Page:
Another excerpt from Paul Hubbard’s Travels around Zambia.. this time focusing on Zambia’s relatively unknown caves and waterfalls.
Zambia should be more famous for the innumerable waterfalls which break the flow of its many rivers. January is as close to a perfect time to see these spectacles of nature in full flow. We chose to visit Kundalila Falls, a National Monument, set in an area of great scenic beauty. The Kaombe River plummets some 65 metres in a twin veil of water. The river floor is surrounded by wild flowers, creating an idyllic scene.
Our visit to Nsalu Cave surpassed our low expectations, since we had heard reports of extensive graffiti covering all the paintings. The cave has indeed been defaced by charcoal and chalk graffiti but thankfully much of it has faded. The paintings are more extensive and detailed than the terms “schematic” or “geometric” suggest. Set in a quartzite hill the cave is semicircular and has a jagged appearance.
There is considerable deposit and excavations by Desmond Clark in 1949 revealed a common sequence in Zambian caves: Middle then Late Stone materials being gradually replaced by Iron Age occupation (Katanekwa 2011: 126). Both BaTwa and farmer art are in the cave, though the latter dominates the panel. There is a thick yellowish line running across the top to the painted area with only a few red paintings located above it. There is an interpretive display board in the cave outlining the sequence of painting styles. I found the proposed progression difficult to follow. The views from the cave are magnificent and with a little imagination, one can imagine past inhabitants enjoying the same view.
A personal highlight of the road to the north was being offered specimens of Termitomyces titanicus, the largest edible mushroom in the world which can grow to over one metre in diameter.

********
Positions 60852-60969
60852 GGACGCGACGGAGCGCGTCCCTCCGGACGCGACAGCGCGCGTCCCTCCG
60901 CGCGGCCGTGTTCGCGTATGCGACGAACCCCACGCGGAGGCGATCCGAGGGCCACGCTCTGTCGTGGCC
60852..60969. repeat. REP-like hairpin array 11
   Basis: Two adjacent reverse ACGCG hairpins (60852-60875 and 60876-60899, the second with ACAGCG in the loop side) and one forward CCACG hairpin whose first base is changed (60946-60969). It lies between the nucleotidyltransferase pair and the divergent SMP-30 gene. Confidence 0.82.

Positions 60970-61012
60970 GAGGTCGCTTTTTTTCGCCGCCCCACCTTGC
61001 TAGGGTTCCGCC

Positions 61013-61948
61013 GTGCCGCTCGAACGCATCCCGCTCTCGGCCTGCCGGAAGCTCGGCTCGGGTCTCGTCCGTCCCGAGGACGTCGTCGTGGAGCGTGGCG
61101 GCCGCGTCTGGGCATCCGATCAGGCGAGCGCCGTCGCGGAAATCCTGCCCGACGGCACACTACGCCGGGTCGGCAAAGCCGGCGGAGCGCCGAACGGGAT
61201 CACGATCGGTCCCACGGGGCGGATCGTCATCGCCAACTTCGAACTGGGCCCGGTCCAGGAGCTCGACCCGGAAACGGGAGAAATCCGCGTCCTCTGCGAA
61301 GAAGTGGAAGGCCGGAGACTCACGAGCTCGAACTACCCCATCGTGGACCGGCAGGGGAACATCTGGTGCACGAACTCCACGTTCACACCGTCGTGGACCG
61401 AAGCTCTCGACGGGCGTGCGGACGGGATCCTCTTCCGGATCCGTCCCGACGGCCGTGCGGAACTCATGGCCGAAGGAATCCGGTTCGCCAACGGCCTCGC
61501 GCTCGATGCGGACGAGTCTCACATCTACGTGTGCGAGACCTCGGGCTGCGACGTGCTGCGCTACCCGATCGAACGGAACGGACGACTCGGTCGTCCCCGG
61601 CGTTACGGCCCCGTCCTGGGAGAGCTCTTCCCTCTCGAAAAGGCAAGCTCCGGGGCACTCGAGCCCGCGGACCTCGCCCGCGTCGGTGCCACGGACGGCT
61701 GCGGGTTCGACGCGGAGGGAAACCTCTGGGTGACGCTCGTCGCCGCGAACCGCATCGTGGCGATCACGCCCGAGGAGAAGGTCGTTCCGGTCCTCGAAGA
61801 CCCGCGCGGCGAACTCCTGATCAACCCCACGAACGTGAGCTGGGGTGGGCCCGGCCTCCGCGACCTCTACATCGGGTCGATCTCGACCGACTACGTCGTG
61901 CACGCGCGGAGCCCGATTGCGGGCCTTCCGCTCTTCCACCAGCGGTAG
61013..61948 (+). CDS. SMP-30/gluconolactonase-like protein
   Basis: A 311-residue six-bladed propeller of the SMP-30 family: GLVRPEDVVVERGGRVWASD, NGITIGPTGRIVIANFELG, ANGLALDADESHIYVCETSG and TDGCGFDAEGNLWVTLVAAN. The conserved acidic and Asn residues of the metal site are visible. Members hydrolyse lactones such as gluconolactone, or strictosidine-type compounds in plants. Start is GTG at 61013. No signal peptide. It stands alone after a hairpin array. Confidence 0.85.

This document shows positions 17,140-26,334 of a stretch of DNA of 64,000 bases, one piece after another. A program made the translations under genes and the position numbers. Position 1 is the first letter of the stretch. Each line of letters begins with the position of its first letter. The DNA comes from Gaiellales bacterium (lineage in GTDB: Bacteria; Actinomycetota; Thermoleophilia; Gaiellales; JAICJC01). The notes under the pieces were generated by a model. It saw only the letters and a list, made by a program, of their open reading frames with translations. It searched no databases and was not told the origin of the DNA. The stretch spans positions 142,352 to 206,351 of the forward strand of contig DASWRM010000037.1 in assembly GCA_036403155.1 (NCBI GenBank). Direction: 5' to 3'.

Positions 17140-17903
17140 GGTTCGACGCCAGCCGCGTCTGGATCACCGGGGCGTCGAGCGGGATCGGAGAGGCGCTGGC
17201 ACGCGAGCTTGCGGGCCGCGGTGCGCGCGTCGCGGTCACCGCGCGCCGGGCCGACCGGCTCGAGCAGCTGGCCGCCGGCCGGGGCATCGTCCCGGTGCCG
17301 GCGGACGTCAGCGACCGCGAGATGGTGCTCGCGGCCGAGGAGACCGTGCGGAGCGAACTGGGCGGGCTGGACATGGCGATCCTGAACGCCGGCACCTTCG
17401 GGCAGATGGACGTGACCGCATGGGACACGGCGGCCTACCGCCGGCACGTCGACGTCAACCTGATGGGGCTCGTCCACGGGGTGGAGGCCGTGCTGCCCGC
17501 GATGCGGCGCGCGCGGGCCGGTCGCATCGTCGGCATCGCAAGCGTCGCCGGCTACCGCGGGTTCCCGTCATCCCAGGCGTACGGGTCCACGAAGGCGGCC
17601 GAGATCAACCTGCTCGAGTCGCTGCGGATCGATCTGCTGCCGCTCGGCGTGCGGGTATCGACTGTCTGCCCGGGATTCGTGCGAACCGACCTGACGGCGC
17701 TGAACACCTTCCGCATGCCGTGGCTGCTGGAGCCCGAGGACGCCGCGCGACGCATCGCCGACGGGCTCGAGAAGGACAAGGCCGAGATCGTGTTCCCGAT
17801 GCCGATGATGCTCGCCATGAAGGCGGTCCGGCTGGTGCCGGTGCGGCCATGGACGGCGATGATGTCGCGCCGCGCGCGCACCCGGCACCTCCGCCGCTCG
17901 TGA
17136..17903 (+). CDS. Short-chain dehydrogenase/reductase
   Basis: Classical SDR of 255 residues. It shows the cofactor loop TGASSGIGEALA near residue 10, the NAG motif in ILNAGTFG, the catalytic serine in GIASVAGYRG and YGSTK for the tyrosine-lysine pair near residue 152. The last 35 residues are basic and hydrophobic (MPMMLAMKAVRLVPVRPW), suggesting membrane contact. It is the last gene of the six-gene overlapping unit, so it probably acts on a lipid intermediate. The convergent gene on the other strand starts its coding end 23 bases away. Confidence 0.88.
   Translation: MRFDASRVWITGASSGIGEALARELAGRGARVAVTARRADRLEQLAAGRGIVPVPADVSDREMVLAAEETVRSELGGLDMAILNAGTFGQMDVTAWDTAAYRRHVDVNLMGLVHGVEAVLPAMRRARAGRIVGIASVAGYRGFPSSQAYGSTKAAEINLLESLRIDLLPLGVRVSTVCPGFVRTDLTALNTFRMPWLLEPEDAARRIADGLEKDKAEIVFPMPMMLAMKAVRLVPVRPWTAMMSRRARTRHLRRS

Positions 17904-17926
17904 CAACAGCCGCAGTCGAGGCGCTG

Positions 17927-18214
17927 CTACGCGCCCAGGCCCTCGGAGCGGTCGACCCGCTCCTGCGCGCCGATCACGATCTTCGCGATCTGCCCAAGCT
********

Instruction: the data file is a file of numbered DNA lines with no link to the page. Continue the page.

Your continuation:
Nachikufu Cave, arguably still the “type site” for the Zambian Late Stone Age was a pleasure to visit, because of its importance in creating a secure chronology and typology at a time when scientific dating methods were in the infancy at best. Clark (1950a) and Miller (1971) studied the complex microlithic stone tool industry which had developed in northern Zambia long before similar technology had emerged elsewhere in southern Africa. A massive stench from bat guano assails your nostrils as you enter the cave which will likely deter the faint of heart or delicate of nose. The original displays, created in 1982 look tired, although the stone tools held my interest longer than the search for rock paintings. The rock paintings are a disappointment as they are terribly faded and damaged. Several greasy-looking off-white figures may be seen behind the museum display on rock art although they are difficult to see in the half-light in the cave.
Kapishya Hot Springs should be better known than its more famous neighbour, Shiwa N’Gandu. The safari camp is peaceful, the local environment is almost idyllic and the temperature of the hot springs is near-perfect at almost 40°C. The owners of the lodge display a large collection of stone tools and pottery fragments found in the vicinity of the spring. Nearby are many rock paintings that our limited time unfortunately did not permit us to visit.
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